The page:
Brink of toddlerdom

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Categories Parenting

On this eve of toddlerdom I miss my babies. My boy/girl twins are creepers. They bobble around holding onto chairs and tables and me and daddy etc.

They are great fun, stamping their fat legs. But I know. I know these days are soon over. The fat legs that I kiss and nibble every night after their bath will soon be skinny. Those little bhudda bellies will be flat. They will say the inevitable words “I can do it myself”

We tried so hard to have a family. Years of tears, is how my husband fondly remembers it. I am too old and we are too poor to have any more kids. Would I? If we won the lottery and I could reverse time and be 30 years old … without a doubt.

I am really scared of the toddler years. Not because of the tantrums. I work in corperate New York – I see tantrums every day! I am scared of not being able to protect them all the time. They are two and I am one. Already, when they scoot in opposite directions I have a momentary panic – who first? What happens when they are hurling themselves at speed away from the protective adult.

I watch in awe other multiple mums handling the moments of terror with grace. “no” is generally the first real world that twins understand. Drink, is the most often thought of twin mums!

So, mums of toddlers  – hear my cry.  What words of wisdom can impart?


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6 thoughts on “Brink of toddlerdom”

  1. By age I’m not sure my twins are toddlers yet but they are walking and on the verge of running, so I consider them toddlers. My philosophy is two fold, part one is teach discipline and part two is get the child in the most danger first. I’m trying very hard to teach them to follow my directions as early as I can. When I tell them to sit in the bathtub or not to stand on the chair, I mean it and follow through because I want them to learn that when I say something I mean it. We go on little test runs at the park where I let them run free (in the open grassy area where there is almost nothing they can get hurt on) and that lets them learn they can be on their own but if I ask them to walk in a certain direction they will. While I’m doing this I feel like the “twin hearder”. The second part is self explanatory, grab the child in the most danger first, you can always come back to grab the other.

    When you see other moms “handling the situation with grace”, know that they are just reacting. I don’t think there is a handling of a situation. Remember you can’t see the panicked heart-rate or adrenaline rush.

  2. Funny, I thought the toddler years were much harder than the first year. Yes, I got more sleep. But emotionally, it was more draining as they started to think for themselves, have tantrums, and generally keep me busier and crazier!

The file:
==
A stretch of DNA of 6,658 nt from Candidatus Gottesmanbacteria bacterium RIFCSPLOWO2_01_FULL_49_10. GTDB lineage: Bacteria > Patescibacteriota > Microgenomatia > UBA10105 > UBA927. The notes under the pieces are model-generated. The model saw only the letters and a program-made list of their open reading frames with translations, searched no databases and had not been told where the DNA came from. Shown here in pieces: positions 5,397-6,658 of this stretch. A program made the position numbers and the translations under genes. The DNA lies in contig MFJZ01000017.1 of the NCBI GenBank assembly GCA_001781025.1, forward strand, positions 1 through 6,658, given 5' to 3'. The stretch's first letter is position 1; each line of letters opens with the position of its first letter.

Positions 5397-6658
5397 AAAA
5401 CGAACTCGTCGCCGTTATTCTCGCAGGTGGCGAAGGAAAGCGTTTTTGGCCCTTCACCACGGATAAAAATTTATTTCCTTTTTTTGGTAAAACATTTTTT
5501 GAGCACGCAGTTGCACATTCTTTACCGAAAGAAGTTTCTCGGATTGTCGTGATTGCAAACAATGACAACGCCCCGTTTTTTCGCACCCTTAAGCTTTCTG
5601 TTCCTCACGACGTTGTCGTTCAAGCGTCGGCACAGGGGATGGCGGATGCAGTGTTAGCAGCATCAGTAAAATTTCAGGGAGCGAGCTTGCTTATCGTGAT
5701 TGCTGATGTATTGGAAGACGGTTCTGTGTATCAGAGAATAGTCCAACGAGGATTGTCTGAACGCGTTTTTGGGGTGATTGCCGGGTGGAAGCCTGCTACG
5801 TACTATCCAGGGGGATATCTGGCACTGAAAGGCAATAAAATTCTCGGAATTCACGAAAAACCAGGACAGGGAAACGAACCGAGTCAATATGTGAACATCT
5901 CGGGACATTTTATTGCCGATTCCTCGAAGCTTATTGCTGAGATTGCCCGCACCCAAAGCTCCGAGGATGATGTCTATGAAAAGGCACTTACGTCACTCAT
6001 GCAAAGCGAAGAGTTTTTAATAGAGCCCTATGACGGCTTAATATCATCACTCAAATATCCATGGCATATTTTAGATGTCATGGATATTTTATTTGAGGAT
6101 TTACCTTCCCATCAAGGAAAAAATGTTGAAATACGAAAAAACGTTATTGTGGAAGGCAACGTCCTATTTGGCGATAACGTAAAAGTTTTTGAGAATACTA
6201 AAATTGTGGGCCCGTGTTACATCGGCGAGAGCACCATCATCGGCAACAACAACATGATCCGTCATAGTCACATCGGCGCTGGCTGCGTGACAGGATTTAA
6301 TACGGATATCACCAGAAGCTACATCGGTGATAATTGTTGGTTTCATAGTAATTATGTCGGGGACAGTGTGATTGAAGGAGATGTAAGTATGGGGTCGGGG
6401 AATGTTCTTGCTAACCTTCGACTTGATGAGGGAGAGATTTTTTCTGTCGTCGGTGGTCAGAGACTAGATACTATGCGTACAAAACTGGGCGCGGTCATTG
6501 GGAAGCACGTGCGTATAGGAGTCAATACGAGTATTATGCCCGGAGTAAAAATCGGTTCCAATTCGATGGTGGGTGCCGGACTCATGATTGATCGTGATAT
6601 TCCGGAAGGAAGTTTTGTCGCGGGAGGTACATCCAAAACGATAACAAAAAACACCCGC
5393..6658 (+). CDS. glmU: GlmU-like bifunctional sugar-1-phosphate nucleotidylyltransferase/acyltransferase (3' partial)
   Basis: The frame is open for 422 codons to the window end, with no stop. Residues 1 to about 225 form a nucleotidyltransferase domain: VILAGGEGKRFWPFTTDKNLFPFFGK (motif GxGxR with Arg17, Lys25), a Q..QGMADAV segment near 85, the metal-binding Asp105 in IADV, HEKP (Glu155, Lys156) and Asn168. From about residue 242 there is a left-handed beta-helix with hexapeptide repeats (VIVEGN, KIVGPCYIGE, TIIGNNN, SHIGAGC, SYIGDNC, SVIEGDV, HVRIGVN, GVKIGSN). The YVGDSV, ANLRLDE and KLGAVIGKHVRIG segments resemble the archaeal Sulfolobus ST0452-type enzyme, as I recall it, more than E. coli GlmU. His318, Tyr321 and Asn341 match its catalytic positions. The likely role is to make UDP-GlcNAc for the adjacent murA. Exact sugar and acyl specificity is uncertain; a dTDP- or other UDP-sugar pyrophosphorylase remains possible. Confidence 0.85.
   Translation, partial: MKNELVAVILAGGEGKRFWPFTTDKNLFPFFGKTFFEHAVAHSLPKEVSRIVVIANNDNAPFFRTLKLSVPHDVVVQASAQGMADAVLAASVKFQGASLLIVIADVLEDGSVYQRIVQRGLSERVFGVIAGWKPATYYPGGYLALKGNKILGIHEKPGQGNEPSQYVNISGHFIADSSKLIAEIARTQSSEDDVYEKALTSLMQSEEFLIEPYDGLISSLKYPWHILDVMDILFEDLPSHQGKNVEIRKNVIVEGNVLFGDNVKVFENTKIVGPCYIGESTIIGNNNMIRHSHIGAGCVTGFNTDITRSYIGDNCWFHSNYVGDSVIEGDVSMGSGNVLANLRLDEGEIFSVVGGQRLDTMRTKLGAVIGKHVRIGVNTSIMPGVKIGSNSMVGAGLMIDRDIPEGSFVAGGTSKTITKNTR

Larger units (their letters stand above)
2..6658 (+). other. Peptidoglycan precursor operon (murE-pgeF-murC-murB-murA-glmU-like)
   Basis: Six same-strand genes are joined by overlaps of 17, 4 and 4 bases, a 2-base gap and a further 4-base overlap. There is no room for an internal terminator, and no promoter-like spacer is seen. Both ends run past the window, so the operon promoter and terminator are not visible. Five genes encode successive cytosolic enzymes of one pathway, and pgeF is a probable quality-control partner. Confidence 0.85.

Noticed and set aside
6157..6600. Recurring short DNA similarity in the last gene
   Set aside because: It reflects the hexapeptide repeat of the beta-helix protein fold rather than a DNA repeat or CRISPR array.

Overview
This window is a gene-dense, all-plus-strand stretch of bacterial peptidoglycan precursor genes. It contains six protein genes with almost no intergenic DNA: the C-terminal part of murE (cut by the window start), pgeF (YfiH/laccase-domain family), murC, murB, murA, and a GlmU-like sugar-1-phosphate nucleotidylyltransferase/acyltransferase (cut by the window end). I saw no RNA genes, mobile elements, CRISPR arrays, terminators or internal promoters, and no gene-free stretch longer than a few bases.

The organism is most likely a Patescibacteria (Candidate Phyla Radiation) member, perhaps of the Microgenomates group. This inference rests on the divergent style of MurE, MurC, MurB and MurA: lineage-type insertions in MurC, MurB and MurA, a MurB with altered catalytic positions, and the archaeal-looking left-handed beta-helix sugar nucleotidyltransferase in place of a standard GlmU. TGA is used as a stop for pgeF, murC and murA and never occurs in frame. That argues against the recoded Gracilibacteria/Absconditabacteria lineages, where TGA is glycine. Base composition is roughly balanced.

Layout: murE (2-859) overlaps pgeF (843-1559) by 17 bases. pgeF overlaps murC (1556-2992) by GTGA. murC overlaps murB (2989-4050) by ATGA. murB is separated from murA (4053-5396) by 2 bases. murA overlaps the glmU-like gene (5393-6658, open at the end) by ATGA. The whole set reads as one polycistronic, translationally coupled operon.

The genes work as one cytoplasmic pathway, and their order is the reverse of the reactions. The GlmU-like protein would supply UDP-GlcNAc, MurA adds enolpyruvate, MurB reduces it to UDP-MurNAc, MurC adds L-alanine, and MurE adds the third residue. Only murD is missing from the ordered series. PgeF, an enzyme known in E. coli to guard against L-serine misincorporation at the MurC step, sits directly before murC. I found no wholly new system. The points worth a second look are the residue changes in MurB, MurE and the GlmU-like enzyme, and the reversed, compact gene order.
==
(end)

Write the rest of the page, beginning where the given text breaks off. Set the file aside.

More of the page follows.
But it is also so much fun to see them exploring and learning so quickly. If I had it to do over again, I honestly think I’d get a couple of so-called “leashes” so I could go out in public with them more easily, without having to keep them confined to their stroller.

    I would also advise you to set firm limits *now* when it comes to whining, tantrums, etc. I found “Love and Logic” to be a very helpful book for this. “The Happiest Toddler on the Block” was also useful, although some of the advice I found to be a little loco / impractical. (And so many parenting books are really designed for parents of singletons, not twins.)

    Oh, and the language acquisition thing is a blast. Be sure to record some of it to listen to later. It’s fun to go back and hear how they used to talk, and see how quickly their language skills evolve.

  3. This is just my opinion, of course, but for me, the toddler stage has topped the baby stage HANDS DOWN. Yes, there are battles and moodiness and tantrums. But there are so many good things to go along with the trying times.

    Along with “I can do it myself”, you will hear “I love you, mommy”…which is just the best feeling in the world. I love feeling like I have more meaningful interaction with my girls, and I wouldn’t trade it for a million baby snuggles. (Well, okay, maybe during a temper tantrum I would, but it’s temporary!) : )

  4. I am a baby person, and anyone who has ever met me knows it. I adore babies. I don’t mind the diapers, and the crying, and the clinging, and the spit up.

    That said, toddlerdom is far easier. The kids play together. They are more self-sufficient. They can tell you what is wrong.

    For most kids, simply being consistent is enough to teach them the rules, and you can trust them to follow them. Much as I loved and miss having babies, it gets physically easier, even as you need to tackle a trickier set of social and disciplinary challenges.

    With my girls, it was “My do it” long before “I can do it myself” made an appearance. :)

  5. We made parts of the house child-friendly and safe when our twins start moving. The living room had gates on the entrances, but inside it was a safe and contained place to play. I also kept a playpen in the living room, so if I had to leave to answer the door, find a diaper, etc, I could leave them safely for a couple of minutes. When we went out, they were always in the stroller if I was alone. That was the safest option. I taught them to hold a “spot” when getting out of the car, and they stay with one hand on that spot while I get everyone out and ready. Surprisingly, this summer (age 2.5) it seems like most of those issues are over. I take all three kids to the park. We go for walks, and they can be counted on to hold hands walking from the car to the library or grocery store.

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